Following our study of severe sepsis care across three centres , we aimed to introduce a rapid feedback mechanism into our rolling audit programme. Whilst previous audits raised awareness of severe sepsis, only whole organisation performance was reported and no feedback was given to individual clinicians. It is recognised that such feedback loops can improve clinical practice .
Patients admitted to critical care (58 beds, four units) with a primary admission diagnosis of infection were screened for severe sepsis. Pre-ICU care was then audited against the Surviving Sepsis Guidelines . Time zero is defined as when criteria for severe sepsis were first met. An individualised traffic-light report was then generated and emailed to the patient's consultant and other stakeholders involved in care (Figure 1). We aimed to report cases within 7 days of critical care admission. A cumulative report is generated monthly to track organisation-wide performance.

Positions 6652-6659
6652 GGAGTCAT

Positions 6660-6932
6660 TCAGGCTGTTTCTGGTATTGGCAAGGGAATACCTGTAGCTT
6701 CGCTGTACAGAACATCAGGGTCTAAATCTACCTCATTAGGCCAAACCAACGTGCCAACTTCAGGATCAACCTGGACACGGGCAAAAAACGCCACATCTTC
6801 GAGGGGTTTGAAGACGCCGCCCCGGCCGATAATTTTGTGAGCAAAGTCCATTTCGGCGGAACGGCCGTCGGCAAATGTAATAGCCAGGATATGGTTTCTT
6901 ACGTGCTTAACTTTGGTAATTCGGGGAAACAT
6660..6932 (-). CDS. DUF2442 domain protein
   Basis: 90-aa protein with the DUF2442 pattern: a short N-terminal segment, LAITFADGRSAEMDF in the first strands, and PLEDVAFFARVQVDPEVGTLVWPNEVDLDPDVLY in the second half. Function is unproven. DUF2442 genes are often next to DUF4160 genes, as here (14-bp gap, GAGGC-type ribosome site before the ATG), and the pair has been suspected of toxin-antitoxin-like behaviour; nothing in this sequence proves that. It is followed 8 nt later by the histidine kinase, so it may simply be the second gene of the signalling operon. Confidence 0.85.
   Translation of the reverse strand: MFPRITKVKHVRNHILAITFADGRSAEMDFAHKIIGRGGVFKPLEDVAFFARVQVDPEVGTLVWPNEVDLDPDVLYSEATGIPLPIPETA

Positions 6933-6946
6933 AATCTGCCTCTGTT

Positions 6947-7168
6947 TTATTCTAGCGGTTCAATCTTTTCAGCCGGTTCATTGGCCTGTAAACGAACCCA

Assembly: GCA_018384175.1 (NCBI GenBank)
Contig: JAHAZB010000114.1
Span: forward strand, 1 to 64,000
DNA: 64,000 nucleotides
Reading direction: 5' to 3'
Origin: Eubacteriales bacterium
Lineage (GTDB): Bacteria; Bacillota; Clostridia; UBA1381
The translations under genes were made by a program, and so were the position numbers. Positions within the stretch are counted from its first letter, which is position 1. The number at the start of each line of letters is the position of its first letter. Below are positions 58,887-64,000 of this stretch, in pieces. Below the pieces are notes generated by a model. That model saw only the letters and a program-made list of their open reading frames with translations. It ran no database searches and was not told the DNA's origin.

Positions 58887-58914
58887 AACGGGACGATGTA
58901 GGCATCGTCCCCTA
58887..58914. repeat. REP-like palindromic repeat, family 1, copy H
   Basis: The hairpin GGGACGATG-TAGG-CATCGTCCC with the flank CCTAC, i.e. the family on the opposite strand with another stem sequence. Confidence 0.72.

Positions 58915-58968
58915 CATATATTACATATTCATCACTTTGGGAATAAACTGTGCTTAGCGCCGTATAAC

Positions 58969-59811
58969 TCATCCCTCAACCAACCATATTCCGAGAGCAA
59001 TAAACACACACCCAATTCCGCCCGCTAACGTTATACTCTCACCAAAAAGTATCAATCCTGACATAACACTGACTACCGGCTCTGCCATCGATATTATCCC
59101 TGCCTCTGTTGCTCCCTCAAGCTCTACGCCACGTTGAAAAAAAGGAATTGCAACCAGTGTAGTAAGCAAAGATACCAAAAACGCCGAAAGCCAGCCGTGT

Figure 1. Example report.
Since November 2011, 153 cases of severe sepsis have been audited and reported back to clinicians. Compliance with antibiotics in <1 hour has risen from 35 to 75% and compliance with the pre-ICU elements of the resuscitation bundle has risen from 20 to 70% (Figure 2). Feedback from clinicians has been encouraging as our reports highlight both positive and negative examples of practice.
Figure 2. Compliance with pre-ICU resuscitation bundle.
Individualised feedback on sepsis care has led to substantial improvements in guideline compliance. This concept could be translated to other time-dependent patient pathways.
Simmonds MJR, Chikhani M, Smith P, et al.: Multi-departmental system analysis is needed for evaluation of severe sepsis care: a multi-centre study [abstract]. In Presented at the BMJ International Forum on Quality and Safety in Healthcare. Amsterdam; 2011.